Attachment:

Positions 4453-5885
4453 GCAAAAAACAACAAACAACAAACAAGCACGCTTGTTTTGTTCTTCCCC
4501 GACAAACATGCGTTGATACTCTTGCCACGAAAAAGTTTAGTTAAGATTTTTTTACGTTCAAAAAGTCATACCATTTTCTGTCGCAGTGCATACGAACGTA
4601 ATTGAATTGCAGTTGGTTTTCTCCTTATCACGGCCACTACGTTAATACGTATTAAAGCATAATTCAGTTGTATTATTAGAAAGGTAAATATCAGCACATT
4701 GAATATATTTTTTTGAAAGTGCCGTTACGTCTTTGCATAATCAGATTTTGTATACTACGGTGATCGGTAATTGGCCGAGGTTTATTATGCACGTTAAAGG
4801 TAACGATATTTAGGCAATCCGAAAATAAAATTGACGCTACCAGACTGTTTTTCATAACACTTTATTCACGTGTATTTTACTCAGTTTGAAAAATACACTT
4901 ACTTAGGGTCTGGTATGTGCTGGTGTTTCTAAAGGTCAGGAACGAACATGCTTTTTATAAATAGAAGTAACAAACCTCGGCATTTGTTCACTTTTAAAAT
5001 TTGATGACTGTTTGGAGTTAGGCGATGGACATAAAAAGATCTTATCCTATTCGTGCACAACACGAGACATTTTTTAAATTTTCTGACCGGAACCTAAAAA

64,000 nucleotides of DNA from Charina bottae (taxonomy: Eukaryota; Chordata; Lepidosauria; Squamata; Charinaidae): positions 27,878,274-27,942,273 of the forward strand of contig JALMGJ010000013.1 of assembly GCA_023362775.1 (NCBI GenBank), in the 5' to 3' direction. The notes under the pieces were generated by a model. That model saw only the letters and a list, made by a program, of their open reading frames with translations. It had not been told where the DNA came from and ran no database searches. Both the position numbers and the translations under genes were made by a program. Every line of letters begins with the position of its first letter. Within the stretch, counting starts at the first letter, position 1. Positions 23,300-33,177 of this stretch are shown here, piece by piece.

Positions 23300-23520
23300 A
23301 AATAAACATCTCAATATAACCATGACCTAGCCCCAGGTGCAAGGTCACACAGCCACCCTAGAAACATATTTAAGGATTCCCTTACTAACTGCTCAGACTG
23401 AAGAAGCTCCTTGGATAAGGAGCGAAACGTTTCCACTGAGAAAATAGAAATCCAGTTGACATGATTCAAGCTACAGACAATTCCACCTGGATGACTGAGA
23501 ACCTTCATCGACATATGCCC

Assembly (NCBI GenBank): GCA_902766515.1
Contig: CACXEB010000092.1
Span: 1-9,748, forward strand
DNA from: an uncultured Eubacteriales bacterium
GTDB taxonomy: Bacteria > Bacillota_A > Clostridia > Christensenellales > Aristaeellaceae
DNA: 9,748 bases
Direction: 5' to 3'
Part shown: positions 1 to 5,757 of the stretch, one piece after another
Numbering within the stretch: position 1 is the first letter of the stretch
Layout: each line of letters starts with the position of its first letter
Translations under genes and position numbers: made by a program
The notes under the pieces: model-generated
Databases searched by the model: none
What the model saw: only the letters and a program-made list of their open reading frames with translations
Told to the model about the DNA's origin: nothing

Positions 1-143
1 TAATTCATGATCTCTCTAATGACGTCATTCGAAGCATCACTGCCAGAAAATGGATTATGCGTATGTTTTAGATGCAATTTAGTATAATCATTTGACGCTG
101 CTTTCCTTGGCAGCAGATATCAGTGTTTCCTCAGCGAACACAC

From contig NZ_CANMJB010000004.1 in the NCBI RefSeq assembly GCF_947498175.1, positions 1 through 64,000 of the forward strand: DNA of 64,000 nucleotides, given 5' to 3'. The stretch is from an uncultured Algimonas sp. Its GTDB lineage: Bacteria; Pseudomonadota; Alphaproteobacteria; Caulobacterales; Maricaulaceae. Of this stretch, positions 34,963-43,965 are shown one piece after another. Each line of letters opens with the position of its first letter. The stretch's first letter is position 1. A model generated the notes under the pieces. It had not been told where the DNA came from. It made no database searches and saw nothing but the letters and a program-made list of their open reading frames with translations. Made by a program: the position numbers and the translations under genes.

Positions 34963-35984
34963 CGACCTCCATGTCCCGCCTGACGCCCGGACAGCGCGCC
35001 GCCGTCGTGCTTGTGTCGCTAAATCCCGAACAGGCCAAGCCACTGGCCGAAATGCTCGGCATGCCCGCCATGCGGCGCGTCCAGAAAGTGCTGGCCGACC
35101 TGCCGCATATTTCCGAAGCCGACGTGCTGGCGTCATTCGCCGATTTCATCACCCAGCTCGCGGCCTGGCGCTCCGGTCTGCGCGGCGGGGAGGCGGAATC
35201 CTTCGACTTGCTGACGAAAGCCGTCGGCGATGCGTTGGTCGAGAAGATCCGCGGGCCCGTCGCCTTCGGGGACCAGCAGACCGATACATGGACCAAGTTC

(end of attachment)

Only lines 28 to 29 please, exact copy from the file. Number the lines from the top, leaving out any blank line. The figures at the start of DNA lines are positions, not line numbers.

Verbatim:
What the model saw: only the letters and a program-made list of their open reading frames with translations
Told to the model about the DNA's origin: nothing